created a simple variant no real skill there, then was almost immediately caught when he released it. Not a lot to admire.
Know Your Villains
9
The nature of malware writers has evolved with the technology they exploit. The very first self-replicating programs existed mostly as technical exercises. For the
most part, these were generated by graduate school programmers, often as re- search for doctoral theses. Early on, the field expanded to include teens looking for
a technical challenge as well as the stereotypical loner geeks—socially awkward teens using malware to make names for themselves. These writers not only didn’t
hide their viruses very well, many didn’t hide them at all. Their goal was to make as many people as possible aware of what they’d done.
Not surprisingly, many of these malware writers were caught. Even today, some malware includes “authorship” information. In some cases, those really are the
names of the malware writers or the groups they represent. In other cases, named authors are themselves additional victims.
More recently, professionals are joining the loop. Mikko Hypponen of the Finnish
security firm F-Secure, notes, “We used to be fighting kids and teenagers writing viruses
just for kicks. Now most of the big outbreaks are professional operations.” They’re looking
for cash, not infamy.
People still write malware for the chal- lenge or to become famous, but they also
write malware to steal intellectual property from corporations, destroy corporate data,
promote fraudulent activity, spy on other countries, create networks of compromised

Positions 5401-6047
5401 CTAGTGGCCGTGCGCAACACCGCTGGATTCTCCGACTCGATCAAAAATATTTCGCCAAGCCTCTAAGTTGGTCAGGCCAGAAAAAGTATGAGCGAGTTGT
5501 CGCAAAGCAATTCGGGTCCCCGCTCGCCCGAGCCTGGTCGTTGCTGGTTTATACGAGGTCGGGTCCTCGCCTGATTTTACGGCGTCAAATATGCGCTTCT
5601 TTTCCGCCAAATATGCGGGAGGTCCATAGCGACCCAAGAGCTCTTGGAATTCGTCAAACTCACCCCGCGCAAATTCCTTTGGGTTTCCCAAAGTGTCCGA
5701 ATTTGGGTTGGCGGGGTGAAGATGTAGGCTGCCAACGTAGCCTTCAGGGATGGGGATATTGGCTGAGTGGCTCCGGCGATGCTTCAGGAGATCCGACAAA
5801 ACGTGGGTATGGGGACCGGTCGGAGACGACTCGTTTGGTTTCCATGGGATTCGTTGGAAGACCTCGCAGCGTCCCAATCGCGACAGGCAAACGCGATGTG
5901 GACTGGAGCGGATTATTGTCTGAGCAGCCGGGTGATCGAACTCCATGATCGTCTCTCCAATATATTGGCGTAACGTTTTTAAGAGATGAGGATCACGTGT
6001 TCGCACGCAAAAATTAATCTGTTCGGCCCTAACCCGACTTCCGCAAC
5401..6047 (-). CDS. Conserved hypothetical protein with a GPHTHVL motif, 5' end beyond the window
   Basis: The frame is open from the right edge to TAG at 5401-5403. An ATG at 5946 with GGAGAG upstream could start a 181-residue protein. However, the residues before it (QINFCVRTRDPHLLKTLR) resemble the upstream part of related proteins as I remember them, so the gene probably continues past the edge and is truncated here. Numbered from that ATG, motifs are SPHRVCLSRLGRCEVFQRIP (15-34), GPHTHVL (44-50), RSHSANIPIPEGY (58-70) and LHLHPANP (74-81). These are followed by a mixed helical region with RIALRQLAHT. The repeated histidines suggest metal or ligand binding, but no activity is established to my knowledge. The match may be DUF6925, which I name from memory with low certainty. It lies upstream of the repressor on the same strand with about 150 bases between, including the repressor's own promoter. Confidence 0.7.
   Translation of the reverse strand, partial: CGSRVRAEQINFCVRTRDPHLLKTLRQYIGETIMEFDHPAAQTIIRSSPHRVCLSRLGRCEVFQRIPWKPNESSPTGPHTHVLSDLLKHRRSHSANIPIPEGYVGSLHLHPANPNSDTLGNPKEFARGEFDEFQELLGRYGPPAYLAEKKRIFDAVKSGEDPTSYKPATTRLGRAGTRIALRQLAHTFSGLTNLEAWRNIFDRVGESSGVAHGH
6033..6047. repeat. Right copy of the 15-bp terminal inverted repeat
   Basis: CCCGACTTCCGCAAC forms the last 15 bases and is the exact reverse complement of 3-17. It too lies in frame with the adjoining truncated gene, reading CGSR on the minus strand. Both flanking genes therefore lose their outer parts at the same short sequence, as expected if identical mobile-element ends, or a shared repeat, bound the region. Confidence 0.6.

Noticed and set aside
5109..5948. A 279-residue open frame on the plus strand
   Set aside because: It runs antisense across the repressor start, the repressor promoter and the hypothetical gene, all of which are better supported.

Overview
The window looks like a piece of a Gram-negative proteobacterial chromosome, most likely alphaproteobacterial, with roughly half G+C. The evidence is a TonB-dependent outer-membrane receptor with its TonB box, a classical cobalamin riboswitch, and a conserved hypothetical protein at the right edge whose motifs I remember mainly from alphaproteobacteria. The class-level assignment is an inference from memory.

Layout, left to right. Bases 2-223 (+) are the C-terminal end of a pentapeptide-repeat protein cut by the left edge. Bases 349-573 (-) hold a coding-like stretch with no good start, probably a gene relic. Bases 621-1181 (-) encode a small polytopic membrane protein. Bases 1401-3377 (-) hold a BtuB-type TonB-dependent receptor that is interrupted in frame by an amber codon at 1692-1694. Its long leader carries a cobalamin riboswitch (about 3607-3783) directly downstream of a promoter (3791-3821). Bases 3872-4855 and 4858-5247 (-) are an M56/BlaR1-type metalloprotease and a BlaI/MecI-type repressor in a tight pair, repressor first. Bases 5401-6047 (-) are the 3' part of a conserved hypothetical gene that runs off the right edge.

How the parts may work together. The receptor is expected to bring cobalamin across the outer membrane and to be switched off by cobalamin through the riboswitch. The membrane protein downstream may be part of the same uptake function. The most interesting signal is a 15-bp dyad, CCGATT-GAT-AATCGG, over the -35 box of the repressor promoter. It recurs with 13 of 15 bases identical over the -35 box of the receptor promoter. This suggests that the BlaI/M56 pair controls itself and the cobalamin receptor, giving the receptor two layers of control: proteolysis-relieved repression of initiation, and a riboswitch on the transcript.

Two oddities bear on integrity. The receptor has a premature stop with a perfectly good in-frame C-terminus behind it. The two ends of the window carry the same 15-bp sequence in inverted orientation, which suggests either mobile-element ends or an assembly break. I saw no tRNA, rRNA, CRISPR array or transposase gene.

systems, and so on. Malware writers know that millions of computer systems are vulner-
able and they’re determined to exploit those vulnerabilities. Does this mean that all those
teen users are turning into computer crimi- nals? No. It simply means that with wide-
spread Internet access, more people are using the Internet to commit crimes.
Wanted Dead or Alive
Reminiscent of old West bounties, a few malware victims have struck
back by offering substantial awards for the capture and con-
viction of worm and virus writers. Microsoft began the trend, offer-
ing 250,000 bounties, and then upping the ante to 500,000 on
the Blaster and SoBig authors. Pre- paring for future attacks, on No-
vember 5, 2003 Microsoft funded the Anti-Virus Reward Program
with 5 million in seed money to help law enforcement agencies
round up malware writers. That approach continues today. In Feb-
ruary 2009, Microsoft offered a 250,000 reward for information
leading to the arrest and convic- tion of those responsible for the
Conficker worm.
10
Chapter 2
More information than ever is now stored on computers, and that information has a lot of value. You may not realize it, but your computer and your data are at
higher risk than ever before. Even if your machine contains NO personal infor- mation, NO financial data, and nothing that could be of the slightest interest to
anyone, your computer could still be used to attack someone else’s. As Justin, a 16-year-old from Atherton, California said, “It’s just not right that someone can
take over my machine and use it.”

2.2 Viruses


A computer virus is a set of computer instructions that self replicate. A virus can be a complete program a file to itself or a piece of code—just part of a computer